Home » AT&T »Consumer News »Public Policy & Gov't » Currently Reading:

AT&T Trying to Make Printed Telephone Directories Extinct

Phillip Dampier August 24, 2021 AT&T, Consumer News, Public Policy & Gov't No Comments

Endangered Species: The AT&T Printed White Pages Directory

Landline customers in Michigan might never receive another printed telephone directory after AT&T successfully lobbied the state legislature for an end to the requirement that anyone that wants a phone book can have one, for free.

AT&T let its fingers do the walking and looked up support for Michigan Senate Bill 372, introduced by the company’s good friend, Sen. Ken Horn (R-Frankenmuth). In addition to counting AT&T as his third largest contributor, Horn has been honored with the Excellence in Education Award (2017), sponsored by AT&T and the Michigan Association for Computer Users in Learning.

Horn’s bill was short and to the point, amending Michigan state law by stripping out the requirement that every landline provider in the state must provide a free printed telephone directory (if requested) to each customer. In its place:

The People of the State of Michigan enact:

Sec. 309. (1) A provider of basic local exchange service shall provide to each customer local directory assistance.
(2) A provider of basic local exchange service shall provide each customer at no additional charge the option of having access to 900 prefix services blocked through the customer’s exchange service.

This act is ordered to take immediate effect.

The bill was passed in both houses of the legislature with wide margins and Michigan Gov. Gretchen Whitmer signed it into law last month.

The new law requires phone companies to continue offering local “411” directory assistance service, but says nothing about how much a phone company can charge a customer looking for a telephone number (in Michigan, some now pay as much as $2.49 per directory assistance call.)

It also finally allows customers to block all calls to “900 numbers” that can carry hefty per minute charges. Of course, the worst scandals involving 900 call charges were back in the 1990s — some 20-30 years ago. Many phone companies lobbied against call blocking technology when 900 number revenue, split between the phone company and the 900 number, was far more lucrative than it is today. Does anyone even call “Time of Day and Temperature” or “Local Weather and Horoscope” numbers today?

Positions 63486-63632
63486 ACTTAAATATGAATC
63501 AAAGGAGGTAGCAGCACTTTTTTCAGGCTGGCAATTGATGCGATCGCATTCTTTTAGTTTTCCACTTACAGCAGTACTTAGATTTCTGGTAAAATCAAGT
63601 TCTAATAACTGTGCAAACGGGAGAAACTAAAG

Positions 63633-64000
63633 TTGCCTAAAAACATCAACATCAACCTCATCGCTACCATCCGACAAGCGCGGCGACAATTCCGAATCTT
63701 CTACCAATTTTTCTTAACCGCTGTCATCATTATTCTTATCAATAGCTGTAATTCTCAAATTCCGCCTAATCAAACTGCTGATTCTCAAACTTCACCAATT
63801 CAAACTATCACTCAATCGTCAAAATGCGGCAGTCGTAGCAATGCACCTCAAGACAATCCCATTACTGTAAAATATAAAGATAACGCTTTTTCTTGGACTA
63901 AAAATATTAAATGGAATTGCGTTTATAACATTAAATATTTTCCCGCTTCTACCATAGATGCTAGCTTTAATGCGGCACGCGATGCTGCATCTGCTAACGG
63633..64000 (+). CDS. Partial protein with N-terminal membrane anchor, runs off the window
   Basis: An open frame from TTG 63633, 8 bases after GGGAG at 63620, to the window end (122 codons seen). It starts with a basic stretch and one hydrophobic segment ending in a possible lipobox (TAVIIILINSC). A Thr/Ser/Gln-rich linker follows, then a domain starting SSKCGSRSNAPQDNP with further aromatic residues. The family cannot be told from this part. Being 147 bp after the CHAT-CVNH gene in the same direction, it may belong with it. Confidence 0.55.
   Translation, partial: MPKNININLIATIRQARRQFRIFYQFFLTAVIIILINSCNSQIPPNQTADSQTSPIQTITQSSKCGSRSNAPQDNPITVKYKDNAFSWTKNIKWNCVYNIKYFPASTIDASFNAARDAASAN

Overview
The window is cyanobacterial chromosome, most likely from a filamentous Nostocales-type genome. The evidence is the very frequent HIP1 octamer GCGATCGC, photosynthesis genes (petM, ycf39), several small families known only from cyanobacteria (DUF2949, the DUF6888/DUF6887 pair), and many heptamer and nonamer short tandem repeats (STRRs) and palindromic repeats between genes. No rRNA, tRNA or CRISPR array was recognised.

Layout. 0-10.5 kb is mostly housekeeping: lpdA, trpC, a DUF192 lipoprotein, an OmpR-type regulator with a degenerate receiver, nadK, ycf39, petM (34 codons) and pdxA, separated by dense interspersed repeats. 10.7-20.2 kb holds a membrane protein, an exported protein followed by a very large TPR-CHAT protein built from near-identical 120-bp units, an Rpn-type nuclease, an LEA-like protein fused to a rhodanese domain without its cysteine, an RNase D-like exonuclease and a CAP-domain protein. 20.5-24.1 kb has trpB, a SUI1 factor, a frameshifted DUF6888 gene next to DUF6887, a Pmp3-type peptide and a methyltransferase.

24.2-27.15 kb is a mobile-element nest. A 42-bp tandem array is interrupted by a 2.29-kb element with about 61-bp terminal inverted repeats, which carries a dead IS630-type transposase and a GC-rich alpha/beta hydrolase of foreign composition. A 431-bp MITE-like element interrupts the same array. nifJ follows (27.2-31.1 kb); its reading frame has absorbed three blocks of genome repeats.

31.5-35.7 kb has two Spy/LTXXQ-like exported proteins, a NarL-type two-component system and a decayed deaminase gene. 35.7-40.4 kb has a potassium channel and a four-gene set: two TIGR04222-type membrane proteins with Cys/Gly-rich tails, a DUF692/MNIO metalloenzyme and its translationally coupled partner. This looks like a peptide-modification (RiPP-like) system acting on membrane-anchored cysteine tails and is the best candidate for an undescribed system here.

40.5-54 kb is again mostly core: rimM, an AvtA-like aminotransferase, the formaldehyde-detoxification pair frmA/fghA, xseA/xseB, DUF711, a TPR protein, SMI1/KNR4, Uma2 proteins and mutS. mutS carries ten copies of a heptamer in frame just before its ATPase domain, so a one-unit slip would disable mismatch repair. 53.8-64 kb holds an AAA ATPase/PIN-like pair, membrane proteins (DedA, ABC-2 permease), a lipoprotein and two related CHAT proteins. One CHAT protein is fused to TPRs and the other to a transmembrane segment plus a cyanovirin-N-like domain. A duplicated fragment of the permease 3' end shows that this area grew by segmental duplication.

AT&T has once again shown it is effective lobbying state legislatures, where it brings its corporate agenda to state lawmakers like Mr. Horn. About a decade ago the company fought to eliminate the automatic delivery of printed phone directories. It also fought for statewide video franchising to rip control of cable TV services away from local communities just as it was introducing U-verse, its own TV service. It fought to marginalize public, educational, and government access channels. It even continues to seek an end to the requirement it provide local wireline phone service in areas it considers unprofitable.

AT&T was not alone in support of the measure to eliminate the century-old printed phone book. Frontier Communications heartily supported AT&T in its efforts.

Today’s printed directory has been hobbled by the ongoing move towards wireless. As consumers cut their landlines, listings disappear from phone directories because wireless numbers are rarely published. Competing digital phone companies like Charter Spectrum offer to sell their customer number listings for telephone directories, but companies like Frontier refuse to pay, resulting in Frontier’s phone books slimming down to the point of irrelevance. In the Rochester, N.Y. 585 area code, where Frontier is by far the largest incumbent local landline provider, its printed White Pages for 2021 includes just 111 pages of business and residential listings in an area with more than a million people.

With reciprocal listings no longer freely shared, the obsolescence of the telephone directory — electronic or printed — is virtually assured. That will leave many customers with just one option: calling directory assistance and paying a fee for each number successfully obtained.

0 0 votes
Article Rating
Subscribe
Notify of
guest

This site uses Akismet to reduce spam. Learn how your comment data is processed.

0 Comments
Inline Feedbacks
View all comments

Search This Site:

Contributions:

Recent Comments:

Your Account:

Stop the Cap!